Reports of the impending demise of marketing and advertising agencies are yet again making headlines, and are still greatly exaggerated.
The latest headlines, based on the Association of National Advertisers research, notes that three out of four marketers have in-house capabilities. The same research also acknowledges that 90% of ANA members still have a relationship with an agency, proving that agencies endure as we undergo the most massive transformation the industry has ever experienced. It's also worth pointing out that some of these respondents may work at in-house agencies—the industry should be wary of reports where respondents are rating themselves.
Brands may move from agency to agency—that will never change—but to win over the people who buy their products or use their services, external partners are imperative.
But, to be fair, there are reasons this notion took root in some way. The increased complexity of business and marketing today, and the velocity of change, continue to accelerate, along with the impact of technology. Calls for greater transparency have led brands to consider looking closer to home for their marketing. The arguments for taking communications in-house are well-rehearsed. Employing teams directly could save time and money, and could also provide greater control over output.
In some cases, there are areas of expertise that make sense to keep in-house. For example, given the potential liability associated with social media and the increasing need for a tighter connection to legal teams, it could be beneficial to have this offering in-house. Similarly, companies with rich first-party data may consider keeping programmatic and data management offerings internal. Although, just a few weeks ago, telecommunications conglomerate Vodafone, one of the world's largest marketers, reconsidered bringing its programmatic buying in-house due to the many complexities and challenges of building an in-house trading desk, from talent to technology.
But, the ANA report isn't telling the full story.
The solution may not be to have internal or external creative work, but to strike the right balance of both. During a recent keynote, Claudine Cheever, Global general manager of marketing and advertising at Amazon, noted that agencies and clients should demand a two-way relationship built on trust: "We need agencies: we need that outside provocation and perspective to create work that is brave and bold from our agency partners. Agencies are masters at storytelling."
External agency partners offer more careful and thorough consideration over ideas that might not otherwise land well. In the ANA report, 39% of brands note that one of the biggest challenges in-house agencies face is delivering great creative. What happens when brands don't have a connection to external perspective and provocation? You get creative work like Pepsi's tone-deaf Kendall Jenner ad. Most marketers and agency observers agree that, had there been some external perspective, Pepsi would never have produced the cringe-worthy spot.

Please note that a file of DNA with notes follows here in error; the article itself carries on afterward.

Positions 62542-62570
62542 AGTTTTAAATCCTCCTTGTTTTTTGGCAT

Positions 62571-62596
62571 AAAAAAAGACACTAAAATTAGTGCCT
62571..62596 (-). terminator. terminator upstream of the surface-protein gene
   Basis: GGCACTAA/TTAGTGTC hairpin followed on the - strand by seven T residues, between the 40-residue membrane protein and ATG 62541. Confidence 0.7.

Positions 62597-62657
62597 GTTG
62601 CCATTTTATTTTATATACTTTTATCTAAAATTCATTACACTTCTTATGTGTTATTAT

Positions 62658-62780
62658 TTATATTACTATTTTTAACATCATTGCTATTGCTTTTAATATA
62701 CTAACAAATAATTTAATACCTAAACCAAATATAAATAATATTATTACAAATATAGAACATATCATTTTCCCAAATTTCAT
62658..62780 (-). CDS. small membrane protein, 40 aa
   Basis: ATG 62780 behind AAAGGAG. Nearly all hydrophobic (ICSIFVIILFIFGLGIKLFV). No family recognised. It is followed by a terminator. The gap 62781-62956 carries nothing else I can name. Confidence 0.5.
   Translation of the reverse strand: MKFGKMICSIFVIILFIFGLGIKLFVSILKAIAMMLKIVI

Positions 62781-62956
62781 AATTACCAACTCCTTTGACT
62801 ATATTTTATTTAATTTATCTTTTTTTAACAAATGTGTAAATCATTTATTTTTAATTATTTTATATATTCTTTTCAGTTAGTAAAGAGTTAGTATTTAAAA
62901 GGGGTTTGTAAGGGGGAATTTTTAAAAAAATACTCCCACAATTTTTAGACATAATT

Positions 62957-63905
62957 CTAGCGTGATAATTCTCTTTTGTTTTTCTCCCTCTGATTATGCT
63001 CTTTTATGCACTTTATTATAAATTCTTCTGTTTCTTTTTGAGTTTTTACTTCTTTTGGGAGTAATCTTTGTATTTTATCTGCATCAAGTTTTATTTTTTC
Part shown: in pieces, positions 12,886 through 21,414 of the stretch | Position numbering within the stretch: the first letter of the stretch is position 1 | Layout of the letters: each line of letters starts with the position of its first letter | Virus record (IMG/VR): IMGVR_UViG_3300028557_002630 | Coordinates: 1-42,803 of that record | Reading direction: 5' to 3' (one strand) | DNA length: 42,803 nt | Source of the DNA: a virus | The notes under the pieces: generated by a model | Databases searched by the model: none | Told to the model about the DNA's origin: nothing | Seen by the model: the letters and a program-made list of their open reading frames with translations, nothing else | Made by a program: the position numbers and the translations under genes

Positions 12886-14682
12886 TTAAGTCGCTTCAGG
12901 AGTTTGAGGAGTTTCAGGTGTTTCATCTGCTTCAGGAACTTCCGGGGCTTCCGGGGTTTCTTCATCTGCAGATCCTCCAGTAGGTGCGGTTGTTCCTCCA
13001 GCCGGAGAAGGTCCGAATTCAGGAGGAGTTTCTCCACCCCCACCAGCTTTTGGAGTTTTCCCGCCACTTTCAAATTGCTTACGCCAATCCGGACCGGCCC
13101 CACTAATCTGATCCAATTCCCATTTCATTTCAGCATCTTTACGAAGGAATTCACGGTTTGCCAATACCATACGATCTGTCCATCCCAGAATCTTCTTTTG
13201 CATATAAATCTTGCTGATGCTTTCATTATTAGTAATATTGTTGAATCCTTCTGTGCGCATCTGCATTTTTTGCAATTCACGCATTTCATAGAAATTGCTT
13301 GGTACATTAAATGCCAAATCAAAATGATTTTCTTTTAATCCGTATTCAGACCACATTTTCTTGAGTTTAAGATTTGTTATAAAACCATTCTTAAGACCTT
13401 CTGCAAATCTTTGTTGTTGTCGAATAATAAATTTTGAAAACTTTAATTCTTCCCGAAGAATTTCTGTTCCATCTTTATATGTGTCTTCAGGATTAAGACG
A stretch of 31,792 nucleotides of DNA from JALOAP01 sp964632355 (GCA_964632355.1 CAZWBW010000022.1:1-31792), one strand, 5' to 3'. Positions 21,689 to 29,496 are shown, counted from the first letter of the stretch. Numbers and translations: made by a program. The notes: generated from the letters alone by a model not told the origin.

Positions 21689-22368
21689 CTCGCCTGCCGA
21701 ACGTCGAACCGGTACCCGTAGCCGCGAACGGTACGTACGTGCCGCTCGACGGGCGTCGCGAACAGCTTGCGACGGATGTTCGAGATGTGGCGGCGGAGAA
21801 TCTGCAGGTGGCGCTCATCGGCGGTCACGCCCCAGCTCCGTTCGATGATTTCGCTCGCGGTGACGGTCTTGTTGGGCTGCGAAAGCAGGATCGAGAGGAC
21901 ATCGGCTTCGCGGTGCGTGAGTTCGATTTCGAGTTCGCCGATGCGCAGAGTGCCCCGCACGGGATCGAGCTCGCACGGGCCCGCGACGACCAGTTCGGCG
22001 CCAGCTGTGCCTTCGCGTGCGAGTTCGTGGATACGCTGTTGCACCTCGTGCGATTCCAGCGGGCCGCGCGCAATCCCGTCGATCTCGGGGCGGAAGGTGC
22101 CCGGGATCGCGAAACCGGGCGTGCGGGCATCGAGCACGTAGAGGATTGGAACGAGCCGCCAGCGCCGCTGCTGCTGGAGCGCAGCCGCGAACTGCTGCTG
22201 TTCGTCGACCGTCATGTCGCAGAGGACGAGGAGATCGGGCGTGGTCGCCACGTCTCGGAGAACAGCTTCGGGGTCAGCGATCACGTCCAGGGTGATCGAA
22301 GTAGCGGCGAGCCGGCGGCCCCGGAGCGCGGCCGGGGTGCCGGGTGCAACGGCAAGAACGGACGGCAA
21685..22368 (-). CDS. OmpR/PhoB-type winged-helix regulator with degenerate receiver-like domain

This balance is crucial as we've found that in-house agencies rarely employ rising stars, with brands typically ending up with less experienced staff or burned out industry veterans ingrained with a commitment to toeing the brand line. Conversely, agencies are tasked with winning over the client time and time again, guaranteeing hungrier, more competitive and provocative partners.
The advice often given to those looking to get into the marketing industry is to go work at a marketing communications agency. Agencies are filled with talented people who have an entrepreneurial spirit and know how to work collaboratively to generate the best thinking and ideas to strengthen and grow a client's business. It's the best training and experience a person can get. Unfortunately, it's why people with agency experience are so attractive to marketers, platforms and publishers. Some of the leading CMOs and marketers in the business today have agency experience that helped prepare them for their current roles.
One critical benefit of going (or staying) external is the wealth of cross-brand and category learning agencies can provide. The fact that different skill-sets and outlooks reside at an agency provides a competitive advantage for business survival, especially in the constantly evolving and rapid-fire world of marketing. This applies even more to global brands, which rely on their agencies to understand local complexities in international markets that any in-house team won't have exposure to given their vantage point from headquarters.
The top agencies can bring you the best of all worlds. Treat them as a specialist and trusted extension of your own marketing and/or in-house team, and they'll reward you with boundless value in the form of insight, creativity, and perspective. Ultimately it's about driving business growth and outcomes.
Who wouldn't want all that?
Marla Kaplowitz is president-CEO of the 4A's